Chat and Community Forums Closed

Due to the popularity of social media, we have seen decreasing engagement on our forums and chat. Please know we want to keep talking to you about epilepsy, seizures, and what you need. We want to stay connected with you.

Community Forum

Difference between twitches and myoclonic jerks?

I'm sure this has been asked before, but I can't seem to find it on the site (or at least I don't think so). For the last 10 years I've had "twitches" that I thought were normal. I'm still not sure if they are. But they seemed to go away after a while on Keppra. I recently had my dose increased to 3,000 mg a day and I'm having lots of these "twitches". I never mentioned these to my neuro because I thought they were normal. They used to be relatively infrequent, but now they happen so often that they're becoming a concern. I feel an electric shock in my head and prick of pain as my body twitches. Usually the little prick of pain(like a needle) is in a finger or toe, even if it isn't that exact spot. I had this before my Keppra dose was increased. My myoclonic jerks are getting worse too, which seems quite opposite of what others have experienced. I WAS on 2000 mg of Keppra a day, now I'm on 3000 mg a day, but things just seem to be getting worse. It's been a few weeks now, and though some seizures are improved, the twitching seems to be going back to what it was before I was on meds, if not worse. Sorry for my ignorance, but I had trouble finding other information. I seriously don't know why they've come back. I have been stressed lately, but not nearly as much as before I started on meds. Has anyone else experienced this? Sorry for the long post, michi

Comments

Re: Difference between twitches and myoclonic jerks?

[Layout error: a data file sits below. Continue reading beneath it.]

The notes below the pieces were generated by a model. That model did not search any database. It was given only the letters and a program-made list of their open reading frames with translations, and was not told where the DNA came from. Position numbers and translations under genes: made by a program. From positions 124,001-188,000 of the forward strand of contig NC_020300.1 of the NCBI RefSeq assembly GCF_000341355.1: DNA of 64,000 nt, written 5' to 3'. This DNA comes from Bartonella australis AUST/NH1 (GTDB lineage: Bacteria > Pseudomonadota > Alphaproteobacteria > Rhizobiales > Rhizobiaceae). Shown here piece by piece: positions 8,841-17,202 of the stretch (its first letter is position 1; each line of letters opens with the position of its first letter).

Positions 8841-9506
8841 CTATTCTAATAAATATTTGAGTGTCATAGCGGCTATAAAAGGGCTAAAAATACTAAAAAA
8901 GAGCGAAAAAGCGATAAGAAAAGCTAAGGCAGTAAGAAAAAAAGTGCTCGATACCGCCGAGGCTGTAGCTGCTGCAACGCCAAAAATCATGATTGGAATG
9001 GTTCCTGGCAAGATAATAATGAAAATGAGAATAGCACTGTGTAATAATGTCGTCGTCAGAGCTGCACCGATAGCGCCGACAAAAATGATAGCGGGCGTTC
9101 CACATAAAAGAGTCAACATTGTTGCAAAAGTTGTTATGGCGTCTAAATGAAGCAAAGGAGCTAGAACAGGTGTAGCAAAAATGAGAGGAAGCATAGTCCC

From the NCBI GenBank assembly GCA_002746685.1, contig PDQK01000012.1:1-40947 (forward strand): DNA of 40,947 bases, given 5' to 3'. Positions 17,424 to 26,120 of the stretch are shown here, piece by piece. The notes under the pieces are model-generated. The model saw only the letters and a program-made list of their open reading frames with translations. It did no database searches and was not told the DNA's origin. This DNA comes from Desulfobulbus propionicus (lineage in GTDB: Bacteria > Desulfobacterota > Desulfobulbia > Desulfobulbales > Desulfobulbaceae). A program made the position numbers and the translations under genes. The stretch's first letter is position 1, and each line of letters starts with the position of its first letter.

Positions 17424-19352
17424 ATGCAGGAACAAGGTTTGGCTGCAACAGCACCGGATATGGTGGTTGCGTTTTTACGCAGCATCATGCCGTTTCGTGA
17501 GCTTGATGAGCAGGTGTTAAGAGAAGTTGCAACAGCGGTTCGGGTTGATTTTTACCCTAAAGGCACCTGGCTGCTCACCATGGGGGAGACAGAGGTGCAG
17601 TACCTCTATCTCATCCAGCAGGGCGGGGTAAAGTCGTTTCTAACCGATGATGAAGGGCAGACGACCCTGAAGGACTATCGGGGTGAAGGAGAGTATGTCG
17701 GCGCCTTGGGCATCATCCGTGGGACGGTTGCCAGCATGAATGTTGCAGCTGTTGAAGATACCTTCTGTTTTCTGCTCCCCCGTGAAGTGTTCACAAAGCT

Great question. My daughters never fully went away till we switched to deprakote . She has very few right now as compared to all through the day.

Re: Difference between twitches and myoclonic jerks?

Everyone's opinion is valuable, and I don't like appearing like I'm arguing with anybody. Mine is just another opinion, but comes from experience. Please be very careful with taking supplements, and get a baseline blood count of the various vitamin and mineral levels first.
For example, a potassium level that is too high can lead to heart issues which in turn can lead to death. I was considering taking supplements and for another reason had some bloodwork done and found out my potassium level is consistently high-normal to mildly above normal. After a year of monitoring this every couple of months, the conclusion was it's just how I am. But I am never to take potassium supplements in the amount beyond what is in a typical daily multivitamin (which apparently isn't very much).
Always check with your family Dr. and neurologist before taking supplements, and make sure there are no contraindications for taking certain ones.

Re: Difference between twitches and myoclonic jerks?

 Unfortunately most doctors have very little knowledge of nutrition and supplementation so when you go to them and ask can I take this.. they often have no idea. I agree with you on getting your blood levels checked but unfortunately doctors do not test you for multitudes of vitamins and minerals as well. They will do folate, b-6(sometimes) b-12, Vitamin D, Calcium, Sodium, and Potassium but that's pretty much it. 

 

Your high potassium levels were most likely caused by whatever medications you were on and either caused kidney impairment or you already had kidney impairment. You shouldn't just say that's "just how I am". This issue should not be overlooked. Most likely doctors won't freak out unless you are excessively out of range for long periods of time but it doesn't mean that you don't have kidney problems. 

 

 

"And God shall wipe away all tears from their eyes; and there shall be no more death, neither sorrow, nor crying, neither shall there be any more pain: for the former things are passed away" - Rev 21:4

Re: Difference between twitches and myoclonic jerks?

Thanks for the tips about what could have caused the high K level. None of the medications I'm on have increased potassium as a side effect "so those can't possibly be the cause". Sound like a familiar line? It's frustrating how we are all supposed to know absolutely everything so we can know when to ask the Dr. about something. I will ask about the kidney issue. Again, thanks.